When you’re looking for lyrics that make for a fantastic short story, it’s hard to beat the teen angst of “Bad Scene, Everyone’s Fault”. If you partied your way through high school and college the way my friends and I did, you probably have a few memories like the one so perfectly described here. Our narrator is at a house party with other “bicycle messengers, punks and art school dropouts,” commiserating with a heartbroken friend over beers. Led Zeppelin’s blasting on the stereo when they spot the friend’s ex happily making out with another guy. The narrator watches as the friend and his ex get into an argument that only lasts until the cops show up, bringing the whole pathetic scene to a screeching halt.

Read the lyrics for “Bad Scene, Everyone’s Fault” by Jawbreaker right HERE.

More “Short Story in a Song” posts:

S.W. Lauden is the author of the Greg Salem punk rock P.I. series includes BAD CITIZEN CORPORATIONGRIZZLY SEASON and HANG TIME (Rare Bird Books). He is also the co-host of the Writer Types podcast. Steve lives in LA.

New YouTube Channel For Your Ear/Eye Holes

 

I have been doing a weekly music feature on this blog for the last four months called “Sometimes The Best Short Story Is A Song.” And now I’ve created a YouTube playlist to go along with it. I’ll be updating the playlist every week as I add a new song.

The series is an exploration of the lyrical narrative in some of my favorite music. Last week I posted my 21st installment about the classic Whiskeytown track “16 Days.” For those of you new to the concept, here’s a complete list of all the songs featured to date starting with the most recent:

S.W. Lauden’s short fiction has been published by Out of the Gutter, Criminal Element, Dark Corners, Dead Guns Magazine, Akashic Books, WeirdBook, Spelk Fiction, Shotgun Honey and Crimespree Magazine. His debut novel, BAD CITIZEN CORPORATION, will be published by Rare Bird Books in October 2015. His novella, CROSSWISE, will be published by Down & Out Books in 2016.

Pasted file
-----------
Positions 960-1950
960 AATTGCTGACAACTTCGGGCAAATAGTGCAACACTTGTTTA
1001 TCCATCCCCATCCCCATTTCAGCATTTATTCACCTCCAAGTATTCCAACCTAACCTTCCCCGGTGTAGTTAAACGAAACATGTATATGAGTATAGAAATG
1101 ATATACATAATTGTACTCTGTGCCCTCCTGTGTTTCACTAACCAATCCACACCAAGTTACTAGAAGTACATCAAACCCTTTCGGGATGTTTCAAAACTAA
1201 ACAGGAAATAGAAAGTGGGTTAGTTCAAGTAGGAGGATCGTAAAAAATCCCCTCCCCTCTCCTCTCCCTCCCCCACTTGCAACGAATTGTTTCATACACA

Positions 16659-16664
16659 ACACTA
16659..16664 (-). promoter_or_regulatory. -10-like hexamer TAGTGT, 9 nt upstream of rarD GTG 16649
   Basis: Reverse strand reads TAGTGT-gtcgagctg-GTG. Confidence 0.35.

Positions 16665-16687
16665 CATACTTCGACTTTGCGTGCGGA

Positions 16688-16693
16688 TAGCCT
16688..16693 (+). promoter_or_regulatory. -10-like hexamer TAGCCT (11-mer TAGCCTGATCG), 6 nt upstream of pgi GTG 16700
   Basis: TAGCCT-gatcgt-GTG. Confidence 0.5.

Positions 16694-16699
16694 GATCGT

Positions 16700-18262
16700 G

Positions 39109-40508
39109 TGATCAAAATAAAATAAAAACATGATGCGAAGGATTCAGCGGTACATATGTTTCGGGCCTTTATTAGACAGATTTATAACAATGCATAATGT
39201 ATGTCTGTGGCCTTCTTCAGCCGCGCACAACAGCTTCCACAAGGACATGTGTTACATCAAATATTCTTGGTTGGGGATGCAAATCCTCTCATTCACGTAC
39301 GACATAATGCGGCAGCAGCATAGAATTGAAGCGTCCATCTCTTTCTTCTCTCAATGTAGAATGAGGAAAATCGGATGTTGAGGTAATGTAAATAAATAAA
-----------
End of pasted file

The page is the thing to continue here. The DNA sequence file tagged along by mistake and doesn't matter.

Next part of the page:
Sometimes The Best Short Story Is A Song (#3)

My love affair with Jawbreaker began with “24 Hour Revenge Therapy,” but I quickly went backward from there to devour “Bivouac” and “Unfun”. These days I can listen to any one of those albums and smile and scream the whole way through. But the album I love the most is probably the least popular with hardcore Jawbreaker fans—”Dear You”.

“Dear You” was the band’s major label debut and features slicker production than its three predecessors, but it also has some of my favorite Jawbreaker songwriting and hooks. And when you are looking for lyrics that make for a fantastic short story, it’s hard to beat the teen angst of “Bad Scene, Everyone’s Fault”. It is impossible to have partied your way through high school and college without at least one story like the one that singer Blake Schwarzenbach so perfectly outlines here. Dig it.

Read the lyrics for “Bad Scene, Everyone’s Fault” by Jawbreaker right HERE.

 

Previous installments in this series:

S.W. Lauden is a writer and drummer living in Los Angeles. His short fiction has been accepted for publication by Out of the Gutter, Criminal Element, Akashic Books, Spelk Fiction, Shotgun Honey and Crimespree Magazine. His debut novel, BAD CITIZEN CORPORATION, will be published in 2015. His novella, CROSSWISE, will be published in 2016.